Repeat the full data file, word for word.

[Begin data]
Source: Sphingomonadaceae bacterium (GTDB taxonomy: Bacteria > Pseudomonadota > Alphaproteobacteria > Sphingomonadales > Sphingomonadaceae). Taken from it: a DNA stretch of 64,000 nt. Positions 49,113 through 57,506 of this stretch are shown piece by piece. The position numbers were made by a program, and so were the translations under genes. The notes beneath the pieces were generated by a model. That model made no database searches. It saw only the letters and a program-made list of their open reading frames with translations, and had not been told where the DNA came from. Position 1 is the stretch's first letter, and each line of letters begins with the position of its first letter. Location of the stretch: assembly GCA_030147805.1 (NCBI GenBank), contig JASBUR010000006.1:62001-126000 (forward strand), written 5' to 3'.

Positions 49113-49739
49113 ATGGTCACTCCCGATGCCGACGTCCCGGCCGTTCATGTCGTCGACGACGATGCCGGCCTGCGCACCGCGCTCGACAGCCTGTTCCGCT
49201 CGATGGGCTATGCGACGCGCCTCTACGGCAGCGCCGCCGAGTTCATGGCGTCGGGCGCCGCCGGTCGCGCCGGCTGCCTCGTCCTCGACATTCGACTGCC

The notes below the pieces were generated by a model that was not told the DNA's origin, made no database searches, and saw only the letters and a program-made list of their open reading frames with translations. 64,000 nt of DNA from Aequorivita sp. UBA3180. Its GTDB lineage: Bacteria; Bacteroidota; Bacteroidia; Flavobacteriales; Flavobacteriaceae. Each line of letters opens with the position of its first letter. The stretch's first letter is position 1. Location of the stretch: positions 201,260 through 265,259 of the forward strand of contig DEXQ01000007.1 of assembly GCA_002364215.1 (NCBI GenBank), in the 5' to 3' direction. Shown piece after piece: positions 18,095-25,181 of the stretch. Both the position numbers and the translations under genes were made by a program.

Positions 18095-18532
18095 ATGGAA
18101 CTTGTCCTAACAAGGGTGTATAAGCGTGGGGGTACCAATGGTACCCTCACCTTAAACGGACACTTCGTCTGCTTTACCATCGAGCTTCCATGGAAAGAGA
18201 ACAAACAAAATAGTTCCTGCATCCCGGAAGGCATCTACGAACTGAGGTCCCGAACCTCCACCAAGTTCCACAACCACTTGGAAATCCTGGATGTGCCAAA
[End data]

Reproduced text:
Source: Sphingomonadaceae bacterium (GTDB taxonomy: Bacteria > Pseudomonadota > Alphaproteobacteria > Sphingomonadales > Sphingomonadaceae). Taken from it: a DNA stretch of 64,000 nt. Positions 49,113 through 57,506 of this stretch are shown piece by piece. The position numbers were made by a program, and so were the translations under genes. The notes beneath the pieces were generated by a model. That model made no database searches. It saw only the letters and a program-made list of their open reading frames with translations, and had not been told where the DNA came from. Position 1 is the stretch's first letter, and each line of letters begins with the position of its first letter. Location of the stretch: assembly GCA_030147805.1 (NCBI GenBank), contig JASBUR010000006.1:62001-126000 (forward strand), written 5' to 3'.

Positions 49113-49739
49113 ATGGTCACTCCCGATGCCGACGTCCCGGCCGTTCATGTCGTCGACGACGATGCCGGCCTGCGCACCGCGCTCGACAGCCTGTTCCGCT
49201 CGATGGGCTATGCGACGCGCCTCTACGGCAGCGCCGCCGAGTTCATGGCGTCGGGCGCCGCCGGTCGCGCCGGCTGCCTCGTCCTCGACATTCGACTGCC

The notes below the pieces were generated by a model that was not told the DNA's origin, made no database searches, and saw only the letters and a program-made list of their open reading frames with translations. 64,000 nt of DNA from Aequorivita sp. UBA3180. Its GTDB lineage: Bacteria; Bacteroidota; Bacteroidia; Flavobacteriales; Flavobacteriaceae. Each line of letters opens with the position of its first letter. The stretch's first letter is position 1. Location of the stretch: positions 201,260 through 265,259 of the forward strand of contig DEXQ01000007.1 of assembly GCA_002364215.1 (NCBI GenBank), in the 5' to 3' direction. Shown piece after piece: positions 18,095-25,181 of the stretch. Both the position numbers and the translations under genes were made by a program.

Positions 18095-18532
18095 ATGGAA
18101 CTTGTCCTAACAAGGGTGTATAAGCGTGGGGGTACCAATGGTACCCTCACCTTAAACGGACACTTCGTCTGCTTTACCATCGAGCTTCCATGGAAAGAGA
18201 ACAAACAAAATAGTTCCTGCATCCCGGAAGGCATCTACGAACTGAGGTCCCGAACCTCCACCAAGTTCCACAACCACTTGGAAATCCTGGATGTGCCAAA